Bed capacity review finds 2,500 more hospital beds needed if Slaintecare is brought in

Bed capacity review finds 2,500 more hospital beds needed if Slaintecare is brought in

New hospitals and up to 9,000 beds are needed to reduce overcrowding and waiting lists, according to the Government's bed capacity review.

A series of recommendations have been published in the Government's bed capacity review to help resolve pressure on our health system.

The review says that between 7,000 and 9,000 more beds will be needed in the next 10 years if the current system does not change.

However, if reform proposals by Slaintecare are implemented, it says the number of additional beds required could be around 2,500.

The reforms would include heavily investing in healthcare services in the community.

The review also says overcrowding and waiting lists could be reduced if a number of hospitals are established to deal exclusively with elective and non-urgent cases.

It comes as the National Association of General Practitioners (NAGP) claims comments made by Dr James Reilly, the former Minister for Health, calling for greater investment in the primary care sector are "political grandstanding".

The doctor's union said Dr Reilly must be held accountable for "his huge failures in office", which they say have directly contributed to the crisis.

On RTÉ Radio's Drivetime yesterday, Dr Reilly called for a “seismic shift to primary care” in his contribution to the debate about the trolley crisis.

The NAGP said he "singularly failed to deliver any such reform" when he held the minsterial post.

Dr Andy Jordan, Chairman of the National Association of GPs, said: "During Dr Reilly's time, GPs were forced to endure savage cuts, which continue to affect the delivery of care to patients.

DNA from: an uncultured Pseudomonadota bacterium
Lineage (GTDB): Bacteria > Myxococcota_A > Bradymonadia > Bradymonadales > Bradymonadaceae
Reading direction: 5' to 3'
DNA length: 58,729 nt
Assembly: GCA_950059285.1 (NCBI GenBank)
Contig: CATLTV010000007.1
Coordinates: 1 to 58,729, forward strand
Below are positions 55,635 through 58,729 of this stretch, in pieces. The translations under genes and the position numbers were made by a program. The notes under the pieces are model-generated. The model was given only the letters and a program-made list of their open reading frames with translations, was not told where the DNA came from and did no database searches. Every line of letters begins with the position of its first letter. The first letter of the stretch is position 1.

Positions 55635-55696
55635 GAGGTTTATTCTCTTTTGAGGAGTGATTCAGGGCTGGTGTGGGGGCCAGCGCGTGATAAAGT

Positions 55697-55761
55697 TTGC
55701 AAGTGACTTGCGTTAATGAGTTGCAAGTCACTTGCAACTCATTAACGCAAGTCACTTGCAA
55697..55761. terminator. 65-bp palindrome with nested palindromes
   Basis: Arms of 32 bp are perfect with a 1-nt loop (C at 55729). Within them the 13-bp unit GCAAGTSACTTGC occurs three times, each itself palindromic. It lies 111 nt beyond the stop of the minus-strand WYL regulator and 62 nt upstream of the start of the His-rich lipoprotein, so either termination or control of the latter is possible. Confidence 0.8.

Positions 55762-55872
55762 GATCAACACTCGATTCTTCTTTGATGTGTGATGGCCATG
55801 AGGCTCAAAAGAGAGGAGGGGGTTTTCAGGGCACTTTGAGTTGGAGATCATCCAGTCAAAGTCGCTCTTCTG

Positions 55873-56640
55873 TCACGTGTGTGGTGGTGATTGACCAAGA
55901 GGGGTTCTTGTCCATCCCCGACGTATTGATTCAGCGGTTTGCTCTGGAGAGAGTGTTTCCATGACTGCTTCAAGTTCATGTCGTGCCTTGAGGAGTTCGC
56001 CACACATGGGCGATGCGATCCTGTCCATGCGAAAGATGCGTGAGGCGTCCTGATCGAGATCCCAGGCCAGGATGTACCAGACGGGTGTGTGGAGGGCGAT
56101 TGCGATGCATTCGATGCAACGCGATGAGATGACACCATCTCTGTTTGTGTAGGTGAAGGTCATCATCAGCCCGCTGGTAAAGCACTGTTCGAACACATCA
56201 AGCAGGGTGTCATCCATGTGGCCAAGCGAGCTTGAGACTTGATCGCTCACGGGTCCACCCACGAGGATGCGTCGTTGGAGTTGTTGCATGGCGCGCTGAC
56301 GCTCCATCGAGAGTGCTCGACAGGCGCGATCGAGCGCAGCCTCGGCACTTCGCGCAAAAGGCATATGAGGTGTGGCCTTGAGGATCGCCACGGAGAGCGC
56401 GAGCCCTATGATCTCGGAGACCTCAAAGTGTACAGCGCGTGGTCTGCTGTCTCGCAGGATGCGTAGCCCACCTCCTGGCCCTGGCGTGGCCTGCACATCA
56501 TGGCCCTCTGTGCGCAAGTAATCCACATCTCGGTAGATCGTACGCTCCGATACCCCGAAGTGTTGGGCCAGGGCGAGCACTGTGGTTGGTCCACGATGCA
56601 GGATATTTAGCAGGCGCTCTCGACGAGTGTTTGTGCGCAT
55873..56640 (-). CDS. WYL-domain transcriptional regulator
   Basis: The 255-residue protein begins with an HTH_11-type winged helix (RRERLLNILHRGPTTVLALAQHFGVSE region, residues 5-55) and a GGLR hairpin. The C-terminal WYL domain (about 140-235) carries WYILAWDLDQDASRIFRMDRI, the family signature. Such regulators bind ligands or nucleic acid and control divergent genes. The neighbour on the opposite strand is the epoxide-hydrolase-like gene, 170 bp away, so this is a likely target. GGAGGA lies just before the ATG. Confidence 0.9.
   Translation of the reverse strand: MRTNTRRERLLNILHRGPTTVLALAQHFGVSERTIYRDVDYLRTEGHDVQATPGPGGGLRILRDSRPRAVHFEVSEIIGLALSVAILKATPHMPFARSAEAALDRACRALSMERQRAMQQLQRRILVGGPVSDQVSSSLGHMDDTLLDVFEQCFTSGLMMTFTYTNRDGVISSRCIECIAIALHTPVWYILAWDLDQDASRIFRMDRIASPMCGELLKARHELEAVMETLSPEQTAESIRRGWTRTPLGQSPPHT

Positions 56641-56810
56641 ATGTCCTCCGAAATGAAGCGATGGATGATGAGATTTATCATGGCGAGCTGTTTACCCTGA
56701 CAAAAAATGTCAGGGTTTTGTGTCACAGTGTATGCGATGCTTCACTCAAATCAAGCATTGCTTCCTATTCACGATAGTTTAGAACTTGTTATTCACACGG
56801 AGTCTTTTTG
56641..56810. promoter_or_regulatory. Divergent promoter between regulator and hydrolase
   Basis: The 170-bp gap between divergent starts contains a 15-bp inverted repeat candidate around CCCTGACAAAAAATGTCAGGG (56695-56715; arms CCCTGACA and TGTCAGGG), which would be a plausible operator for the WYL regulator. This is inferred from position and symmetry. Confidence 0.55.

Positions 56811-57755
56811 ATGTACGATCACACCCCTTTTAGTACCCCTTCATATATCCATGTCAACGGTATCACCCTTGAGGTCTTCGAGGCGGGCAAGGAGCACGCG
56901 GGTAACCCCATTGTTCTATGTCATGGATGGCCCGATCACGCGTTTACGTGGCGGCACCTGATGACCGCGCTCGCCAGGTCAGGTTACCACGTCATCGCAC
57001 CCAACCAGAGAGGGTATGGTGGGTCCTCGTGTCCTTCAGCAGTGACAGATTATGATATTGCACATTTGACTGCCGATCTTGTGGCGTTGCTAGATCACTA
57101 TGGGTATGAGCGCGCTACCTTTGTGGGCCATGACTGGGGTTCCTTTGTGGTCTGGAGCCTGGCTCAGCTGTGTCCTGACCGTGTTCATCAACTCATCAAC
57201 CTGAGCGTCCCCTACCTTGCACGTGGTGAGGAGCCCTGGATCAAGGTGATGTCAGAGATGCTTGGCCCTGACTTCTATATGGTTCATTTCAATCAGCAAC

"Primary care has been set back by at least a decade.

"Funding for primary care and general practice was cut by 38%, putting an already under-resourced sector under further strain. The NAGP is still dealing with the fallout of Dr Reilly’s actions, so his latest remarks are hard to take."

Dr Jordan said many young GPs had left Ireland, seeing no future here and there is a recruitment crisis ahead.

He said that the increase in the number of people with medical cards, or GP visit cards and free GP care for those under sixes and the over 70s, has been introduced with no corresponding funding.

He said agreement on a new GP contract with the Government is long overdue.

Dr Jordan said: "A lot of fine words are being spoken about implementing the SláinteCare Report and a shift to primary care.

"The NAGP has yet to see the required money and reform commitment from Government to back that up.

"So, the last thing the health service currently needs is a lecture and platitudes from a failed Health Minister."


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